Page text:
b) for a two-wave study using different respondents, two such triangles (I and II) are available. Insofar as measurement is on parallel constructs (e.g., K = M and each set of measurements is identical) a parallel model can be estimated viewing the two triangles as replications. A similar approach can be used for two stimuli measured identically on either the same or different samples. Both will yield two triangular correlation matrices which can be viewed as replications.

c) remeasurement on the sane respondents either over stimuli in a cross section or over time as in a panel (or both) produces a series of rectangular correlation matrices like III, in addition to triangles I and II. When identical measurements are used on each wave or stimulus, III is square and test-retest reliabilities of the measurements appear on the main diagonal.

Direct decomposition of the correlation matrix uses various features of construct, repeated within-construct measurement, time and stimuli to develop design patterns to be used in analysis of variance models for assessing patterns of systematic differences in arrays of correlations of the type shown in Figure I. The design matrix for the ANOVA will be idiosyncratic to a particular application, depending on the number of waves, the extent to which parallel measurements are used, and the extent to which measurements on different stimuli (usually brands) can reasonably be viewed as replications. Further, the number of available square cross-wave and cross-stimuli matrices determines the number of replications or semi-replications available, which in turn determines the extent to which various second- and higher-order interactions can be incorporated into the ANOVA design.


The approach is illustrated in an analysis of four single-measure constructs which constitute the core endogenous variables in a consumer choice model (Farley, Howard and Lehmann 1976):

Intention to buy brand i

Attitude toward brand i

Confidence in ability to judge brand i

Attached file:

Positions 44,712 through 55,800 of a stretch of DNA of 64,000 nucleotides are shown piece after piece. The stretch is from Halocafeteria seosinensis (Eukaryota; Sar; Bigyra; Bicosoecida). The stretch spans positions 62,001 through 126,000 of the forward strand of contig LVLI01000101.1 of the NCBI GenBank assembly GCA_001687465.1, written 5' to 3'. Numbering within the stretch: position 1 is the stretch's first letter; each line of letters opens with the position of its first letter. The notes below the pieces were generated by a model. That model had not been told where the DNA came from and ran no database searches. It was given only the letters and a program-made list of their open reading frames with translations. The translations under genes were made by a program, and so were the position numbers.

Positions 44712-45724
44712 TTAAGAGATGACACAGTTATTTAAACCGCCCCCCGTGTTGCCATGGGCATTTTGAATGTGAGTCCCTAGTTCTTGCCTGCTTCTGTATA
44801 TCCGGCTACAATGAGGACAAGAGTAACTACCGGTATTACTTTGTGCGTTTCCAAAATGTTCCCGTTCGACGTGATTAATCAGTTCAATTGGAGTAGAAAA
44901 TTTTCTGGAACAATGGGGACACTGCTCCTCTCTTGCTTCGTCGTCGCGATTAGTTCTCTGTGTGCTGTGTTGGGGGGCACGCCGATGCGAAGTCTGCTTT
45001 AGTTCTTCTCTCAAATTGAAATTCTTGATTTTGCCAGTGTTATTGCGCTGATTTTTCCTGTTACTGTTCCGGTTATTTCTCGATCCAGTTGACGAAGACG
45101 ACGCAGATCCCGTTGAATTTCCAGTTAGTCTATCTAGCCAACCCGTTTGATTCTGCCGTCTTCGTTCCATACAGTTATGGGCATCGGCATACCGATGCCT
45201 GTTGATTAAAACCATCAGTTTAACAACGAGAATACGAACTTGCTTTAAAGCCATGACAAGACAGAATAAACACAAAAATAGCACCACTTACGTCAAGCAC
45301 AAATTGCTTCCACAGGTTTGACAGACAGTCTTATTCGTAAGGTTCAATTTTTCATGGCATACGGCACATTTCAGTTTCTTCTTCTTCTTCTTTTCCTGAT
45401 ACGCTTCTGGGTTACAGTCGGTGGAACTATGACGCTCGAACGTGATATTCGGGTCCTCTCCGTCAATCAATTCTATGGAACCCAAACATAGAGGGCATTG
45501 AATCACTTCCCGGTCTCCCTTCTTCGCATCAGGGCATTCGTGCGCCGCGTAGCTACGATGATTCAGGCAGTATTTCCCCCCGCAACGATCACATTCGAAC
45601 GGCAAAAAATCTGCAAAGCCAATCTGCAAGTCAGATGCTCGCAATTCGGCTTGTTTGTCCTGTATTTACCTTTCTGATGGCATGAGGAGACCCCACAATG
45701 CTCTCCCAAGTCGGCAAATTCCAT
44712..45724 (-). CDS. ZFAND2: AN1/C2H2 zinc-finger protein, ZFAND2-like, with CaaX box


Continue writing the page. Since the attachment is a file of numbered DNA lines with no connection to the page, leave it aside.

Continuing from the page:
Perceived knowledge of brand i

There is theoretical reason to expect systematic contemporaneous inter-construct relationships, and there may be important inter-temporal relationships as well. The data consist of measurements on two waves of a national penal on small cars, with one wave taken immediately following thc introduction of Vega and the other three months later. All constructs were measured by self-report on a 10 point bi-polar adjective scale. The analyses uses the correlation matrices for Volkswagen (an existing brand) and Vega (the new brand) shown in Table 1.





Regression procedures were used for estimation. The design variables are binary and were coded +1, -1 so coefficients of a given effect sum to zero. Pair-wise interaction terms are formed by direct multiplication of the three direct effects (brand, wave and variable). The two brands are viewed as replications of the same data-generating process. Two different specifications of ipq are used--one symmetric (e.g., ipq = iqp) and one in which the coefficients are not constrained to be equal.


The results of the decomposition are discussed in terms of:

1. an assessment of residuals from a baseline "direct effects" model which leads to further inferences about model structure in the context of this potentially incomplete model. This model excludes x and i from (1).

2. tests on direct effects and pair-wise interactions in the full version of (1).

3. interpreting the parameters of an ANOVA medal containing effects identified as significant in steps (1) and (2).